GETTING STARTED: HERE’S WHERE THE REAL FUN BEGINS!

We’ll start with a blank canvas and over the next couple of chapters, we’ll gradually add to it until we’ve created a small but powerful three.js app featuring animation, lights, textures, materials and even camera controls!

Once we have finished Chapter 1.1 and Chapter 1.2, you’ll have this glorious purple box rotating on your screen, and by the end of Section 1: Getting Started, you should have a firm grasp of everything you need to know to start creating your own simple three.js apps.

Each chapter in this section will start where we left off in the previous chapter, so you can use this empty template to follow all the way through, or open the link at the start of each chapter and work from there.

Motivation for this Section

This section is a complete mini tutorial series, designed to get you up to speed as quickly as possible while giving you a thorough grounding in the technical language and concepts you’ll need to go deeper.

We’ll briefly introduce lots of new theory over the next couple of chapters, but don’t worry if it’s a lot to take in since we’ll come back to everything in later sections. We’ll introduce concepts with just enough detail to allow you to start thinking about them and using them, without sacrificing any technical accuracy of course. Then, once you have used them for a while and they are not quite so new, you can come back and fill in any missing details.

This is especially important if you’re coming to three.js from a background as a web developer, or even if you’re starting out your entire development career here. Almost no matter what your background is, you’ll be coming across quite a few new concepts as you learn to use three.js. Displaying 3D in the browser ties together a lot of different fields - we’ll need to understand the JavaScript programming language, layout of HTML elements using CSS, and 3D computer graphics concepts.

The latter can get quite maths heavy, and while three.js does an amazing job of hiding the complexity from you unless you need it, at times you will unavoidably come across weird and wonderful things like matrices and quaternions. So, let’s dive straight in and pretty soon those crazy sounding names will be things you use in your code with barely a second glance.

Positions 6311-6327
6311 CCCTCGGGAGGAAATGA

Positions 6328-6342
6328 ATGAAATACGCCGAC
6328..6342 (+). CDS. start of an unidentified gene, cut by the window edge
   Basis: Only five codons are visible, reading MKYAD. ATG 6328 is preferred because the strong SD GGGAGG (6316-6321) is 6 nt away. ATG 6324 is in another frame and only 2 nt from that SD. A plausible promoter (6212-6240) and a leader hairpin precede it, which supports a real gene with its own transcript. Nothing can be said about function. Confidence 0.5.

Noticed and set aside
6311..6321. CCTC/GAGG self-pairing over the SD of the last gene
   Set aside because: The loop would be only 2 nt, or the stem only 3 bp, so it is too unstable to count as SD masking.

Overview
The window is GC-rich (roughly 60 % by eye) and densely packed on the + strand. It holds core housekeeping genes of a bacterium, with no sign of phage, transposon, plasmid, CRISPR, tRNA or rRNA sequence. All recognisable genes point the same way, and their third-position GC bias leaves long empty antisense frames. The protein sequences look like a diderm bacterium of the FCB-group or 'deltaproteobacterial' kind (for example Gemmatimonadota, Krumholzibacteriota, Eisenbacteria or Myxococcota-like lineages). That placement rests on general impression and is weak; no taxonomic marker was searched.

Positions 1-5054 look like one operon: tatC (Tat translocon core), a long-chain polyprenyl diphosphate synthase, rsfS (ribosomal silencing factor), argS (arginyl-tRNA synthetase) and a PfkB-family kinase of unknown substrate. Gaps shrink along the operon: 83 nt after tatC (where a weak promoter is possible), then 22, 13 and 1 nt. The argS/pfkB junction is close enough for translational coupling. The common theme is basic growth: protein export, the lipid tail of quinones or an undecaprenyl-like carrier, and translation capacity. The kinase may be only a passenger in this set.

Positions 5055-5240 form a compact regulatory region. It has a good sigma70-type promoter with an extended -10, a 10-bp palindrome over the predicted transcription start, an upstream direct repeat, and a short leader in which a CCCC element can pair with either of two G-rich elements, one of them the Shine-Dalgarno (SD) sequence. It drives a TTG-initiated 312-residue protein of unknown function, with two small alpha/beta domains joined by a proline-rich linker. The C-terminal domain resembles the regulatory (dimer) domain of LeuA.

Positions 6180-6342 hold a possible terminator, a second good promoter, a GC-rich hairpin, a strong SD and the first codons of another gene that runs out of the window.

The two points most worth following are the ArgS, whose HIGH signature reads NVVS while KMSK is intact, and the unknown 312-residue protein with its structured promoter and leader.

The Structure of a Basic App

Take a look at the directory structure of the Codesandbox example above.

You can ignore package.json for now. It’s used to set up the Codesandbox project environment.

The Codesandbox.io file tree

The HTML

First of all, let’s take a quick look at the HTML. If you are familiar with the setup of a basic HTML page, there should be nothing surprising to you here. If anything is surprising, be sure to check out Ch 0.7 where we cover in detail all of the HTML we’ll be using throughout the book.

<!-- index.html -->



<!DOCTYPE html>
<html>

  <head>

    <title>Discoverthreejs.com Ch 1.1: Your First Scene</title>

    <meta name="viewport" content="width=device-width, initial-scale=1">

    <meta charset="UTF-8" />

    <link rel="icon" href="https://discoverthreejs.com/favicon.ico" type="image/x-icon">

    <link href="styles/main.css" rel="stylesheet" type="text/css">

    <!--

      Include the main three.js script.

      The global variable THREE will be
      available for use in any scripts
      loaded after this one.

    -->

    <script src="js/vendor/three/three.js"></script>

  </head>

  <body>

    <h1 class="title"><a href="https://discoverthreejs.com/">Discoverthreejs.com</a> - Ch 1.1 Your First Scene</h1>

    <div id="scene-container">
      <!-- This div will hold our scene-->
    </div>


    <!--
      Finally, include the script that
      runs your three.js app.
    -->

    <script src="js/app.js"></script>

  </body>

</html>

The CSS

Next up is main.css, which contains our CSS styles.

/* main.css */



body {
  margin: 0px;
  overflow: hidden;
  color: white;
  text-align: center;
}

h1 {
  position: absolute;
  width: 100%;
  z-index: 1;
  font-size: 1.5rem;
}

a {
  color: white;
}
a:hover{
  color: purple;
}

#scene-container {
  position: absolute;
  width: 100%;
  height: 100%;
}

Again, if any of this is unfamiliar to you, refer back to Ch 0.7: HTML and CSS Used in this Book.

The JavaScript

Finally, there’s app.js, which is where all the magic happens. However, if you look inside it now you’ll see that it’s currently empty. In the next chapter, we’ll fix that, and create our very first three.js app!

// app.js



// Nothing to see here... yet!

The THREE Namespace

We’ve included the three.js script in our page:

<script src="js/vendor/three/three.js"></script>

This script sets up a namespace denoted by the word THREE, all capital letters. This means that we can access all the three.js goodies using dot notation:

const mesh = new THREE.Mesh();

const light = new THREE.SpotLight();

…and so on. The disadvantage of this approach is that it includes everything, including lots of things that we won’t ever be using.

To overcome this, in Section Two, we’ll switch to using JavaScript Modules, which will allow us to import just the part of three.js that we need:

import {
  Mesh,
  SpotLight,
} from './js/vendor/three.module.js;

When using this style, we’ll no longer use the THREE namespace:

const mesh = new Mesh();

const light = new SpotLight();

However, for the remainder of this section we’ll continue to use the kitchen sink THREE namespace.